By the way – If you want a good read about the dystopian use of social media and Social Engineering, I can recommend a book called Fishbowl. Published in 2015 it is scarily close to where we are today.
China’s many critics cite the use of facial recognition technology as a tool to control and “re-educate’ the Uyghur people in Xinjiang, as part of an Integrated Joint Operations Platform which has been compared to colonising a nation, but using technology. The Panorama programme even revealed what appears to be early research into using AI to identify emotions among Uyghurs at what the authorities have called “re-education camps.” Chinese patents around the use of AI to differentiate between the majority Han and minorities such as the Uyghurs have been previously identified by IPVM. Confronted with this by Panorama’s producers, a range of Chinese camera manufacturers denied that the technology was being used to detect ethnicity and claimed to adhere to the laws of each country they operate in. Clearly the use of any technology for Social Engineering whether it be Analytics or Social Media platforms is fundamentally wrong and needs to be managed.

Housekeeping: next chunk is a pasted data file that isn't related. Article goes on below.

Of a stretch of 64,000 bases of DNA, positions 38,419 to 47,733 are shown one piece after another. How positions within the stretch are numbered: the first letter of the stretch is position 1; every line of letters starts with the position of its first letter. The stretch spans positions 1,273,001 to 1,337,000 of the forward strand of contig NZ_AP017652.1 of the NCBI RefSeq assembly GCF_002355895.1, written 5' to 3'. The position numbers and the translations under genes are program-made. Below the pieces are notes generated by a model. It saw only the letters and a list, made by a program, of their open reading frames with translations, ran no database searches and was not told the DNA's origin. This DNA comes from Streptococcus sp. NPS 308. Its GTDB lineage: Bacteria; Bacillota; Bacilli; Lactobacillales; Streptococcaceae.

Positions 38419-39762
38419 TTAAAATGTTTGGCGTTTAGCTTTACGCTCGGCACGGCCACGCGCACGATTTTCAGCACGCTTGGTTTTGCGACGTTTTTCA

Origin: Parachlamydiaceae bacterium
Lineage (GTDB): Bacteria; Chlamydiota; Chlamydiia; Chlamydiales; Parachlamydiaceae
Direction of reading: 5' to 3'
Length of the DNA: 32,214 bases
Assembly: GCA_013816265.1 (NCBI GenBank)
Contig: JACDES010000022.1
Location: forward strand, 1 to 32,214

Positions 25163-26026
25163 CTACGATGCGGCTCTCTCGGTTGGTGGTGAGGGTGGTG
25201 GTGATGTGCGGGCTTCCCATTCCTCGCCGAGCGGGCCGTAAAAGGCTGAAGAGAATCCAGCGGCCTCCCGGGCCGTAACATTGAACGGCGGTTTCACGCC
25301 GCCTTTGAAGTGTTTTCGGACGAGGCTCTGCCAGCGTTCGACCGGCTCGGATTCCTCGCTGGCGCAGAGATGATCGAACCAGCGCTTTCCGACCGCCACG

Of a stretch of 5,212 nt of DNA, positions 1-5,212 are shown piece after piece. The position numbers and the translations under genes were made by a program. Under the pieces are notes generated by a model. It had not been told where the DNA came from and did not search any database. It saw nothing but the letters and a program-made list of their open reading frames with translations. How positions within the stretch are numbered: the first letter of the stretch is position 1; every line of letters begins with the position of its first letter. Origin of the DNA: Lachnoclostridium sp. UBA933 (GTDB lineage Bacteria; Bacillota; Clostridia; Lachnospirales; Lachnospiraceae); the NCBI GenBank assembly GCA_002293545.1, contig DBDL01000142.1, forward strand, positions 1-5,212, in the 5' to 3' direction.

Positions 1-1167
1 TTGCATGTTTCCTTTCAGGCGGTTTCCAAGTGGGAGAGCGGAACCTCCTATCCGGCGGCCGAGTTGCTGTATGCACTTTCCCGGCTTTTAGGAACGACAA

A fine line
As I have argued before, there is a fine line between the correct use of technology and its abuse. It’s not helped by the fact that the legal context for some uses of technology is mixed. The targeted surveillance of ethnic minorities would appear to trample all over 1948’s Universal Declaration of Human Rights. While racial profiling is illegal in the United States, the position in countries such as the UK and Germany is less clear.
To complicate this further, one of the examples provided in the Panorama programme was the use of AI by the oncology department at the Addenbrooke hospital in Cambridge. In diagnosing prostate cancer, scans are taken, and these may involve up to 150 separate images, each of which must be examined manually. Working with Microsoft, the department now uses AI as part of an ‘Inner Eye’ programme that sifts through the images, reducing the time taken to diagnose and treat patients. In doing so, the hospital now generates as much data in a day as it did in the entire year of 1997. I don’t imagine there would be many people arguing that the development of AI for applications such as this should stop.